Town Manager Dave Bullock and town labor attorney Reynolds Allen gave the Longboat Key Police Department Union a third retirement alternative to consider last week in an attempt to end negotiations for a new three-year contract.
The town has already offered the union the Florida Retirement System (FRS) pension plan that the Longboat Key Fire Rescue Union accepted earlier this year. And, April 4, Bullock told the union he was still willing to offer officers a 401(a) retirement plan if officers were interested.
Police officers and union representatives Chris Skinner and Randy Thompson, though, told town staff the union has several officers who have been with the department for less than five years. Those officers won’t be fully vested in their pension plan until the fifth year.
“We want to be 100% vested if we’re being forced out of our plan,” Thompson said. “This is not a voluntary separation on our part — you are the ones freezing our plan.”
Skinner said officers are also seeking wage increases for each of the three years and cost-of-living increases for years two and three of the contract.
“We’re not trying to be greedy,” Skinner said. “We love working for the town, but we’re trying to negotiate here and want something fair.”
Although staff said they weren’t willing to fully vest officers who haven’t been in the plan for five years, they offered another alternative.
Noting the town would pull the FRS option off the table if it goes to impasse with the union, staff presented an FRS alternative that offers cost-of-living increases of 2% in years two and three of the contract and wage increases if other employees receive them. The new FRS option calls for the town to match contributions up to 10%, like the town currently does for police officers in its current pension. If required pension contributions rise to more than 10%, officers would be responsible for funding the additional increases.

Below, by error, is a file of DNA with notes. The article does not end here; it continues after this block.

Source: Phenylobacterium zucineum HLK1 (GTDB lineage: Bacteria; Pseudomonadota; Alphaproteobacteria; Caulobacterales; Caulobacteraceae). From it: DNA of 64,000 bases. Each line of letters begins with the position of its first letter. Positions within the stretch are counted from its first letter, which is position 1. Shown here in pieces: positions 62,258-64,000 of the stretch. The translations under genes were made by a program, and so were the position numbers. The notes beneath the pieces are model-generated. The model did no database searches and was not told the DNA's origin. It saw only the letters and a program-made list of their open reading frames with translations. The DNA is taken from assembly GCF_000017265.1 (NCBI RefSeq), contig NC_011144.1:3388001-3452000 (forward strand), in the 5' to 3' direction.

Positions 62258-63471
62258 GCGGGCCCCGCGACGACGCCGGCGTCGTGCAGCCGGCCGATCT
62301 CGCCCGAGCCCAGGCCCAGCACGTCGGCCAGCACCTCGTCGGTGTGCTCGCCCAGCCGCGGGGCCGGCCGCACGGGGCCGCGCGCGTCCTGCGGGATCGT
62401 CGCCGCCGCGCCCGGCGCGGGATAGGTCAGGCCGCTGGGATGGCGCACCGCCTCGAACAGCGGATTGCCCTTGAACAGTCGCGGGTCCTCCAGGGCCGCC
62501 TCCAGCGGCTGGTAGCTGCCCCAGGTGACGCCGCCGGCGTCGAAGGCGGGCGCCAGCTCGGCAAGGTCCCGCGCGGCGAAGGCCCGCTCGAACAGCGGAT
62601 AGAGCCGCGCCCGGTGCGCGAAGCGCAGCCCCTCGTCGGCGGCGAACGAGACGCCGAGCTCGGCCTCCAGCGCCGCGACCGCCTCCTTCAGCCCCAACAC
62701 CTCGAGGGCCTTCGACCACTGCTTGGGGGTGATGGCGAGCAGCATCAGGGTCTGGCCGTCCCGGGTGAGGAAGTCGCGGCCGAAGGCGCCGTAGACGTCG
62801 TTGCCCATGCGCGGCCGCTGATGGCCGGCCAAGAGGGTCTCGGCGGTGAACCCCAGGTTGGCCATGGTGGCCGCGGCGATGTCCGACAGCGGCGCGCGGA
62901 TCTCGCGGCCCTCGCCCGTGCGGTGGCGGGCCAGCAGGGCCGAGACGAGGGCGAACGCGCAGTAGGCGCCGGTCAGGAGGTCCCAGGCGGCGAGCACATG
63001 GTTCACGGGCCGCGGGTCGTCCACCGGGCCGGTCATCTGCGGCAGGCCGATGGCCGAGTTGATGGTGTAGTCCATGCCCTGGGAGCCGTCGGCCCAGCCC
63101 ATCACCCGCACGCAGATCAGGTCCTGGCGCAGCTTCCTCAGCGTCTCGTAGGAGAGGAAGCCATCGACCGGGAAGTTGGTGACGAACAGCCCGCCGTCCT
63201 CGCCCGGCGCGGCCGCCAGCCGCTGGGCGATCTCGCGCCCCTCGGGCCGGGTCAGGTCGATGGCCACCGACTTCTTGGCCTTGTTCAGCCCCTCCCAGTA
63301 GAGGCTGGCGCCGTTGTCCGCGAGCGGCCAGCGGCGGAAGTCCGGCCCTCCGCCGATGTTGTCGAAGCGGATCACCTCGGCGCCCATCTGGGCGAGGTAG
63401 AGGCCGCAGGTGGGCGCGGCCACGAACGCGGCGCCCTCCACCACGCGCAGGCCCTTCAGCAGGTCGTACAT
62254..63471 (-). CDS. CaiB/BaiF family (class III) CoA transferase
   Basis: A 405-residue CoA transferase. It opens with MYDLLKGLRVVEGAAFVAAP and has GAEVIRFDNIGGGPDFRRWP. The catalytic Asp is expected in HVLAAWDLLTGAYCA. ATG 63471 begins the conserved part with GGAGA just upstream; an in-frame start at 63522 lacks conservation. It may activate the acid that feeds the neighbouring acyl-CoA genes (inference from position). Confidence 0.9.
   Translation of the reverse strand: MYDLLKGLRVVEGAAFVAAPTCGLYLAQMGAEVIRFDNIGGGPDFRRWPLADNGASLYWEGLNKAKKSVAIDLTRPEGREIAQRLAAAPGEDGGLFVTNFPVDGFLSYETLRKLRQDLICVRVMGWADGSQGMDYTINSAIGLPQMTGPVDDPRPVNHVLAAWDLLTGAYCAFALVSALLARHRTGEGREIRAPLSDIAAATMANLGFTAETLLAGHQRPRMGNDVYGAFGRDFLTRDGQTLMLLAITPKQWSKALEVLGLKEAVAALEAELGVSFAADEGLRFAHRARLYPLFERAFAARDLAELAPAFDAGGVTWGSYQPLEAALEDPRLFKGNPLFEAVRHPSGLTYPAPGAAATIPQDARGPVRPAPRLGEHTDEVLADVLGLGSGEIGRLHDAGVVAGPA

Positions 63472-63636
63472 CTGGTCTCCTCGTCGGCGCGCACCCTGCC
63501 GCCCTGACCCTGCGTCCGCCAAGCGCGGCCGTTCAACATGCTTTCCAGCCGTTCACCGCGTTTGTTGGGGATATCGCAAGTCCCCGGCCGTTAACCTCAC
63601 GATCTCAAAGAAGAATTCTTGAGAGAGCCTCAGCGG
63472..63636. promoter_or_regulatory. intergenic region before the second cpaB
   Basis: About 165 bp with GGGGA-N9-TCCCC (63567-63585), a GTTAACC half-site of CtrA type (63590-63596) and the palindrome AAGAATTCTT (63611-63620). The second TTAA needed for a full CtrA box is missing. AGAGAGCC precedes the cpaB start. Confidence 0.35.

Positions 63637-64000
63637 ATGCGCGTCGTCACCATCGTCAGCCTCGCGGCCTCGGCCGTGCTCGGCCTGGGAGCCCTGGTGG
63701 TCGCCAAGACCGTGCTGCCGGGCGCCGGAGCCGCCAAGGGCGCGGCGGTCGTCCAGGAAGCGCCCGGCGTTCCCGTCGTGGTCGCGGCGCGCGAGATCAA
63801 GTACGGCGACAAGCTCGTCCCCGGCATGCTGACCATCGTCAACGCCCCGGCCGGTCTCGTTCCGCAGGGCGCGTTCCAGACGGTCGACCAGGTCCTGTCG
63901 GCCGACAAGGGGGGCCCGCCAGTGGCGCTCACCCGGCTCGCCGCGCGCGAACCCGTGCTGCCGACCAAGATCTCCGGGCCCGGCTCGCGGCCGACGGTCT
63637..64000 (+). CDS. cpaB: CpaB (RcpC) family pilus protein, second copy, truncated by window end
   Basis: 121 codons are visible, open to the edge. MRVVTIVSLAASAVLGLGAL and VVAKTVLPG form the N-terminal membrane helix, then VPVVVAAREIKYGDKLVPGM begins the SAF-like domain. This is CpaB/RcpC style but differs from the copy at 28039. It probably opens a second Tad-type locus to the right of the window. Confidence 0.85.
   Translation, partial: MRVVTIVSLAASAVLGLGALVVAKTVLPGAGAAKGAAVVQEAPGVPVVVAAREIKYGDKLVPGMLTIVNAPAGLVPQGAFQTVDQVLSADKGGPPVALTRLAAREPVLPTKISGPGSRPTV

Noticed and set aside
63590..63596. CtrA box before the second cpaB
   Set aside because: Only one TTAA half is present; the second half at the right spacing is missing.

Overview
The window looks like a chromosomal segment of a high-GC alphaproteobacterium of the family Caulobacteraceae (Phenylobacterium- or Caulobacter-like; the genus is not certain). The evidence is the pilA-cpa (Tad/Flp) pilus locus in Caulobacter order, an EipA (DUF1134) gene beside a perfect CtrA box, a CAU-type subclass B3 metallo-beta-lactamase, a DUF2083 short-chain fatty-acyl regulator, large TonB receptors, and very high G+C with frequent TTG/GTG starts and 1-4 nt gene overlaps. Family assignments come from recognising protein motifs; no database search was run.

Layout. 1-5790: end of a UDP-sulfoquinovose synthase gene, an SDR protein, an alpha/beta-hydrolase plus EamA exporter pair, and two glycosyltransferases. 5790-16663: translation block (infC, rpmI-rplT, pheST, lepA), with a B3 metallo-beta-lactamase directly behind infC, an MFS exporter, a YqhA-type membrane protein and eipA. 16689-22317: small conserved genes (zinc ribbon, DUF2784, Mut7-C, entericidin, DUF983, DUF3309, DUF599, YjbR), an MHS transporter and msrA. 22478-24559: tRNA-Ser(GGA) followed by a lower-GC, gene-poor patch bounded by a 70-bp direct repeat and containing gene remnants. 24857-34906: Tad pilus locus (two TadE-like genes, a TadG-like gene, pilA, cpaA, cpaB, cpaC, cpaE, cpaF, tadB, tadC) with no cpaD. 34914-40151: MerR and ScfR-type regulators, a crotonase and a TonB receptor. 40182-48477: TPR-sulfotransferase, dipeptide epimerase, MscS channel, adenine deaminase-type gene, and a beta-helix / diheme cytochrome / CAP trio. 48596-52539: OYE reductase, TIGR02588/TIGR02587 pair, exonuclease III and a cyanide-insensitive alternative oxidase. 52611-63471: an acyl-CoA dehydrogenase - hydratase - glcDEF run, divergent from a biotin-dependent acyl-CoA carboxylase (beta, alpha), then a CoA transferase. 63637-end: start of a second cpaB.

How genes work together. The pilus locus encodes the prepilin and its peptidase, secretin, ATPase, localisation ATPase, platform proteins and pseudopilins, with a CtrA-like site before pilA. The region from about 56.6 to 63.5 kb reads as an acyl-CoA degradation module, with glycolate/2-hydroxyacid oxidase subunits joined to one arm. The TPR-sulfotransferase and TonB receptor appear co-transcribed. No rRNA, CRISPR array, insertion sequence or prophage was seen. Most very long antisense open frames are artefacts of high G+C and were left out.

“We have pressure to get things done, and I hope you’ll accept one of these options,” Allen said. “We don’t want to go to impasse, but if we do, we’re offering no wage increases, and the only pension option we will present is a defined contribution plan.”
After a brief recess, Police Benevolent Association Attorney Diane Bailey Morton said the union has agreed to take the options to members for consideration.
Bullock is attempting to reach a solution on the police pension issue soon, because if police officers do choose a FRS pension plan option, he wants staff to convert them to the new plan before the Legislature potentially makes changes to the state-run plan.
The town and firefighters already agreed to split required FRS contributions 50/50, with the town’s maximum contribution capped at 13%, according to their agreement. The contract also gave firefighters a 3% wage increase.
Bullock is also working to freeze the general employees pension plan and will offer them an alternative that doesn’t need to be negotiated because the general employees chose not to unionize.
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